U.S. 10-Year Yield Close to 5-Week High Before Note Auction
Treasury 10-year note yields traded at almost the highest level in five weeks as the U.S. prepared to sell $24 billion of the securities, the second of three note and bond auctions this week totaling $72 billion.
Treasuries rose earlier amid concern Greece will need more support from European Union leaders after Standard & Poor’s cut the nation’s credit-rating outlook. Separate reports showed German exports and industrial production dropped, boosting demand for U.S. debt as a haven from Europe’s sovereign-debt crisis.
“The only thing driving the market is the 10-year auction,” said Ray Remy, head of fixed income in New York at Daiwa Capital Markets America Inc., one of 21 primary dealers that trade directly with the Federal Reserve. “If the 10-year gets to 1.65 percent, it will draw some interest.”
The 10-year yield was little changed at 1.63 percent at 11:41 a.m. New York time, according to Bloomberg Bond Trader prices. The 1.75 percent note due in May 2022 fell 1/32, or 31 cents per $1,000 face amount, to 101 1/32. The yield increased to 1.64 percent yesterday, the highest level since July 2.
Treasuries have returned 2 percent this year as of yesterday, according to Bank of America Merrill Lynch indexes. The MSCI All-Country World Index (MXWD) of stocks handed investors a 9.7 percent gain in the period including reinvested dividends, according to data compiled by Bloomberg.
The Fed bought $1.9 billion of Treasuries due from February 2036 to May 2042 today, with according to the Fed Bank of New York website.
The central bank received $5.901 billion in offers to sell bonds, or $3.03 for every dollar of debt it sold. The Fed’s Aug. 6 purchase of $4.646 billion of debt maturing from August 2020 to May 2022 attracted $2.51 in bids for each dollar of debt.
The purchases are part of Chairman Ben S. Bernanke’s plan to contain borrowing costs by swapping short-term Treasuries in the central bank’s holdings for longer maturities. The Fed is swapping shorter-term Treasuries in its holdings with longer- dated debt to put downward pressure on long-term borrowing costs.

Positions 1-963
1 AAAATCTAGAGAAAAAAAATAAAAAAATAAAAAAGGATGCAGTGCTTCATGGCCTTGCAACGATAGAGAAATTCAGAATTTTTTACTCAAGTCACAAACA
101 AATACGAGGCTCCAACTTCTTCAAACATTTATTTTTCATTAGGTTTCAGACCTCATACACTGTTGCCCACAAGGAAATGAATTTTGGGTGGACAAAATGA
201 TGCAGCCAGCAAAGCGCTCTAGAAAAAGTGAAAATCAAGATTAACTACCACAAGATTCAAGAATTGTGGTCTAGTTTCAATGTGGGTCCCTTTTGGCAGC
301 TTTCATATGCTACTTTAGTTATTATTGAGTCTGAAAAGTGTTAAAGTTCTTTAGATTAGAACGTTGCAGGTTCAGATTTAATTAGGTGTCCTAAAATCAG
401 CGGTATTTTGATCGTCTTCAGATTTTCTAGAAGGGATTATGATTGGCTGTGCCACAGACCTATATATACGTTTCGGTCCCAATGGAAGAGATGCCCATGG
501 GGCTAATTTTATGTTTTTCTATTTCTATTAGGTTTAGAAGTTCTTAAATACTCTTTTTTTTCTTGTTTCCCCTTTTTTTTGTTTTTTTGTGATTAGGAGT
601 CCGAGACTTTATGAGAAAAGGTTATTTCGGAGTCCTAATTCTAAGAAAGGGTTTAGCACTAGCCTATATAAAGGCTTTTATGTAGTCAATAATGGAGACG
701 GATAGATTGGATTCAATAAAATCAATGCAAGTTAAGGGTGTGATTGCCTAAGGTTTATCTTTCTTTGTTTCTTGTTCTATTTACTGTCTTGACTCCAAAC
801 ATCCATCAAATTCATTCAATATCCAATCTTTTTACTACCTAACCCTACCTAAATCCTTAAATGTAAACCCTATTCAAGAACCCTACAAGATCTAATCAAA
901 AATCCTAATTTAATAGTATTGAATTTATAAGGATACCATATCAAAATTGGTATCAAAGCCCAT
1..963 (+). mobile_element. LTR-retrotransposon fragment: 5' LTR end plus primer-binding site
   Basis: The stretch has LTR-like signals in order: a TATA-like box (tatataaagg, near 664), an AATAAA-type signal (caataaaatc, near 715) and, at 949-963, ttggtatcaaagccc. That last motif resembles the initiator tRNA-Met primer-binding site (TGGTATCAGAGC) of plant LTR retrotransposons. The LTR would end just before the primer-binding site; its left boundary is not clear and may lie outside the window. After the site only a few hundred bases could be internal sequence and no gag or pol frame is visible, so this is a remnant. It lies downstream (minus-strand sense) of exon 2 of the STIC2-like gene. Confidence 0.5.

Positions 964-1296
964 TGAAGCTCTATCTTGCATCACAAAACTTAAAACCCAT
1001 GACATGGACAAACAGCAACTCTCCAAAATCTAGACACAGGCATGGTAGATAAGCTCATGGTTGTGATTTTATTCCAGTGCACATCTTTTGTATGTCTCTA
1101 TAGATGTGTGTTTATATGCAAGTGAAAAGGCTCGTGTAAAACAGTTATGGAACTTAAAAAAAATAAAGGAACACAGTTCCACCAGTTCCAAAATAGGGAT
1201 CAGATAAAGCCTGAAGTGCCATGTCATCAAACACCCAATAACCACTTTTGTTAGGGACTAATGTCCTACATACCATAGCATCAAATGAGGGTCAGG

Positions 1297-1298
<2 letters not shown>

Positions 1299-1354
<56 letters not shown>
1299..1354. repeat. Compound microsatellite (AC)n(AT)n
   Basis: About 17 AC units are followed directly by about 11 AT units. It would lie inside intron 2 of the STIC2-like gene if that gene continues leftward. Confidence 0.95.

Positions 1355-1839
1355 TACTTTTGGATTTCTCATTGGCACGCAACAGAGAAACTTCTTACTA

“The more people wanting to sell bonds indicate that people think the market is a little toppy,” or at a high in price, said Gary Pollack, who helps oversee $12 billion as head of fixed-income trading at Deutsche Bank AG’s Private Wealth Management unit in New York.
The 10-year notes scheduled for sale today yielded 1.67 percent in pre-auction trading, compared with the record low of 1.459 percent set at the previous auction on July 11.
Investors bid for 3.61 times the amount of debt offered last month, the second-highest level according to data compiled by Bloomberg that go back to 1993.
Direct bidders buying for their own accounts purchased a record 45.4 percent of the notes, based on data back to 2003. Indirect bidders, the investor group that includes foreign central banks, bought 40.6 percent of the debt.
Should weak demand drive the current 10-year note’s yield above the resistance point of 1.62 percent, the next level at which buy orders are thought to be clustered is 1.70 percent, Michael Cloherty, head of U.S. interest rate strategist at primary dealer Royal Bank of Canada’s RBC Capital Markets in New York, wrote in a note to clients today.
If the auction pushes yields below the 1.56 percent level, the next area where sell orders may be congregated is 1.48 percent, Cloherty wrote.
S&P lowered its outlook on Greece’s debt to negative from stable, which means it is more inclined to reduce its ranking for the nation. The government may fail to make the budget cuts required to receive its next aid payment from the European Union and the International Monetary Fund, the rating company said yesterday in a statement. Greece is ranked CCC by S&P, or eight levels below investment grade.
German exports, adjusted for work days and seasonal changes, dropped 1.5 percent in June from May, when they jumped 4.2 percent, the Federal Statistics Office said in Wiesbaden. Industrial production fell 0.9 percent from May, when it gained 1.7 percent, the Economy Ministry said in Berlin.
Treasuries briefly extended gains after the Bank of England reduced its growth forecast and said inflation will be below its target in two years as the euro-area crisis and the U.K. fiscal squeeze weigh on demand.
The U.K. central bank sees annual gross-domestic-product growth of about 2 percent in two years, compared with a projection in May of 2.5 percent. It sees consumer-price growth at about 1.6 percent by then, below its 2 percent goal.
Treasury trading volume reported by ICAP Plc, the largest inter-dealer broker of U.S. government debt, averaged $197 billion in the two previous trading days this week, compared with an average of $253.2 billion last week. Trading has averaged $240.7 billion this year.
“Volumes are down,” said Guy Haselmann, an interest-rate strategist at primary dealer Bank of Nova Scotia in New York. “People are prepared to act, but only when they know what they’re really responding to. They just don’t want to get caught up in the illiquidity and noise of the summer marketplace.”
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